Immunisation-outreach services were the most hit (70%), while non-communicable diseases diagnosis and treatment was the second-most impacted (69%)
Countries experienced disruptions in at least half the 25 kinds of health services due to the novel coronavirus disease (COVID-19) pandemic, according to the findings of a survey conducted by the World Health Organization (WHO) in its five regions.
Immunisation-outreach services were the most hit (70 per cent), while non-communicable diseases (NCD) diagnosis and treatment was the second-most impacted (69 per cent). They were followed by family planning and contraception (68 per cent), treatment for mental health disorders and facility-based services (61 per cent) and cancer diagnosis and treatment (55 per cent).
The WHO carried out regular assessments over the capacity of countries to respond to NCDs through surveys since 2001, the report noted. It found 94 per cent of the countries concentrated their efforts either full time on COVID-19.
A great majority of overall disruptions were partial — defined as a change between five and 50 per cent — while severe disruptions were defined as a change of more than 50 per cent.
The reasons for the disruption in these services were from both, demand and supply factors, the report pointed out. On the demand side, patients did not present themselves for outpatient care, with several holding lockdowns to be responsible for curbing access to such care. Several respondents also said financial difficulties were responsible for inhibiting access to healthcare.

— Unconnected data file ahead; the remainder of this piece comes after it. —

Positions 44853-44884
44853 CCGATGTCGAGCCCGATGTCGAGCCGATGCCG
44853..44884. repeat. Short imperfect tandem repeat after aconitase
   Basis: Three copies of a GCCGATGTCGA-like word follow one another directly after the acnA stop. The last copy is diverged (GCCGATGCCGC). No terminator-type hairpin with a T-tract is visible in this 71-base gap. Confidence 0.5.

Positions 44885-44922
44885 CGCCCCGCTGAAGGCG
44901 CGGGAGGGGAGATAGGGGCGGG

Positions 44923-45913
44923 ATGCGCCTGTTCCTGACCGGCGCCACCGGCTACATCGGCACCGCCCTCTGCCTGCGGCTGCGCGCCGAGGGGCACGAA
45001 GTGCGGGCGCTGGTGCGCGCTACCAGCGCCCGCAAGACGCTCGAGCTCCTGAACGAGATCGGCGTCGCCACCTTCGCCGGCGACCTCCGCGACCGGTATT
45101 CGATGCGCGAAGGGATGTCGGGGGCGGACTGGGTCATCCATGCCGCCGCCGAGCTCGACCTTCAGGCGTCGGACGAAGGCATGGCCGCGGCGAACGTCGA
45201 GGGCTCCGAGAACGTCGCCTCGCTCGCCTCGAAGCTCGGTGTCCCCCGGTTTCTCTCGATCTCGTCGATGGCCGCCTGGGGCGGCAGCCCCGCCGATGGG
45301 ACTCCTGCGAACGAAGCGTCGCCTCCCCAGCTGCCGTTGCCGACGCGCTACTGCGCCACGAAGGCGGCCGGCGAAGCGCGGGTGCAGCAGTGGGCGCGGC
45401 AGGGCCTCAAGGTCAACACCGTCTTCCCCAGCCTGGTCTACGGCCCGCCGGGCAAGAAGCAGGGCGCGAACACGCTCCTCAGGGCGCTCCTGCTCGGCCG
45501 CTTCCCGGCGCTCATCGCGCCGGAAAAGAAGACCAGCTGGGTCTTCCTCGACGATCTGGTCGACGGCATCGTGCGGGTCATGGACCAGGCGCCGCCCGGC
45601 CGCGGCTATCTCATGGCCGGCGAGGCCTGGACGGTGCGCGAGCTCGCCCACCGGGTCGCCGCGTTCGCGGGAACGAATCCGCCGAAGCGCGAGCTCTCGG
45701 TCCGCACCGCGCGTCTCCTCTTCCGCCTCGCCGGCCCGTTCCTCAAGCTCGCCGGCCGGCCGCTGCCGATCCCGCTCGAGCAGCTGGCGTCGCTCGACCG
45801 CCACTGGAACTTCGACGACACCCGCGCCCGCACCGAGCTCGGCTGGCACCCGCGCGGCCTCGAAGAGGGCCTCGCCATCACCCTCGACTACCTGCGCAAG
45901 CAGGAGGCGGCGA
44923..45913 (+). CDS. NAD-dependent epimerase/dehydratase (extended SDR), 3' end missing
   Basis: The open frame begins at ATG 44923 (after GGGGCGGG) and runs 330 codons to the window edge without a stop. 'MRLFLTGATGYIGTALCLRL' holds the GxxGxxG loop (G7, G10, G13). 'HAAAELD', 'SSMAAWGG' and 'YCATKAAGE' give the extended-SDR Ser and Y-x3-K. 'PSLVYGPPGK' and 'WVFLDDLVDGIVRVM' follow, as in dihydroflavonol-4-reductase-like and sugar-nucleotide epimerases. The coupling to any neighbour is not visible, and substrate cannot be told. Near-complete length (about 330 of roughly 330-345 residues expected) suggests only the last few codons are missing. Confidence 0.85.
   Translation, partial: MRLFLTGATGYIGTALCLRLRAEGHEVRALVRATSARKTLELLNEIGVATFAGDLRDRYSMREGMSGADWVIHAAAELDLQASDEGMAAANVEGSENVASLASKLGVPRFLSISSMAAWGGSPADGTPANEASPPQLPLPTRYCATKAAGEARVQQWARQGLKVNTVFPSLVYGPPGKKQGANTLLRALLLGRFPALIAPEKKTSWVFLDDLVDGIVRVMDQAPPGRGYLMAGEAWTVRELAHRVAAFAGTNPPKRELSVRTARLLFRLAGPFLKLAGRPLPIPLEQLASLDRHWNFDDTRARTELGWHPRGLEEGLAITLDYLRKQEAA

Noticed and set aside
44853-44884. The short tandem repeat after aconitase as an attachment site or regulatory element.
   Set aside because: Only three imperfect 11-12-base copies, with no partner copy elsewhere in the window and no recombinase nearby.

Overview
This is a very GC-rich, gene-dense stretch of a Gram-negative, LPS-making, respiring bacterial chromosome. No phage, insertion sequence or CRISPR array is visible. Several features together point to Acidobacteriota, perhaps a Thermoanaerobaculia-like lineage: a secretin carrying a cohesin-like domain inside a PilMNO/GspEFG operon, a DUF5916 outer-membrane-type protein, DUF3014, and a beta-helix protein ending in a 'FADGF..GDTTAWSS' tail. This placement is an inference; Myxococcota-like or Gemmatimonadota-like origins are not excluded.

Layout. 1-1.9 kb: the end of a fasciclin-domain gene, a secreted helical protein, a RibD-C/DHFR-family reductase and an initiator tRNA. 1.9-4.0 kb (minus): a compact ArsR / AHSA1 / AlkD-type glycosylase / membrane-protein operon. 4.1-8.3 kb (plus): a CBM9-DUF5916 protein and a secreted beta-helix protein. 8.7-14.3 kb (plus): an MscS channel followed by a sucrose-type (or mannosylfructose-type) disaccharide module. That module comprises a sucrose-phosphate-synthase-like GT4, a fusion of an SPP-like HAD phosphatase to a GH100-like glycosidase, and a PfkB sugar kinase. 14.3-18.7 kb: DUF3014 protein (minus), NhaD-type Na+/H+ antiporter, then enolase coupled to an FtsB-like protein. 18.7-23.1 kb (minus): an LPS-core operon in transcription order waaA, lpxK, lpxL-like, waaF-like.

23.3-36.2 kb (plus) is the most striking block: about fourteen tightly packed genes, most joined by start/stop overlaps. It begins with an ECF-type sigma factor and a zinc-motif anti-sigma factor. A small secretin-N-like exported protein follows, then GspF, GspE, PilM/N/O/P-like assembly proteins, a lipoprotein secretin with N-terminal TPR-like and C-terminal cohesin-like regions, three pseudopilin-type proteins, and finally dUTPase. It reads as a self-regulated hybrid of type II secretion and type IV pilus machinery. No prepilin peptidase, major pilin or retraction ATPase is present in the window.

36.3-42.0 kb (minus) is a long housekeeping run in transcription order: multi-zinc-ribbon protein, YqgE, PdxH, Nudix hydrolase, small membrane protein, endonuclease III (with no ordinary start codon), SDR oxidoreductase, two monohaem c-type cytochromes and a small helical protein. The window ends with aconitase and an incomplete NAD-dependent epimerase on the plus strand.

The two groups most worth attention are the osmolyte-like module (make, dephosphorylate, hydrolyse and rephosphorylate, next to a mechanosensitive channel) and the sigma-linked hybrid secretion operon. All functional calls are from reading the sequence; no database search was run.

A number of supply side factors, including cancellation of elective care, workforce-related difficulties and unavailability of services affecting services as well, according to the report. The difficulties in workforce owed to clinical staff redeployment to help in COVID-19-related duties, while shutting of services included closure of screening programmes, closure of disease-specific outpatient consultation clinics, etc.
“The situation differs from state to state, with partial and no disruption depending on program / service and region,” one respondent, was quoted as saying by the report.
Several countries started implementing WHO-recommended strategies to mitigate this disruption of services, said the report. These included triaging to identify priorities, shifting to online patient consultations, changes to prescribing practices and supply-chain strategies and refocusing public health information communications.
The survey was conducted between May and July 2020, with health officials of 105 of the 159 countries responding to the WHO’s questionnaire. The findings of the survey were published in the Pulse survey on continuity of essential health services during the COVID-19 pandemic report released August 27.
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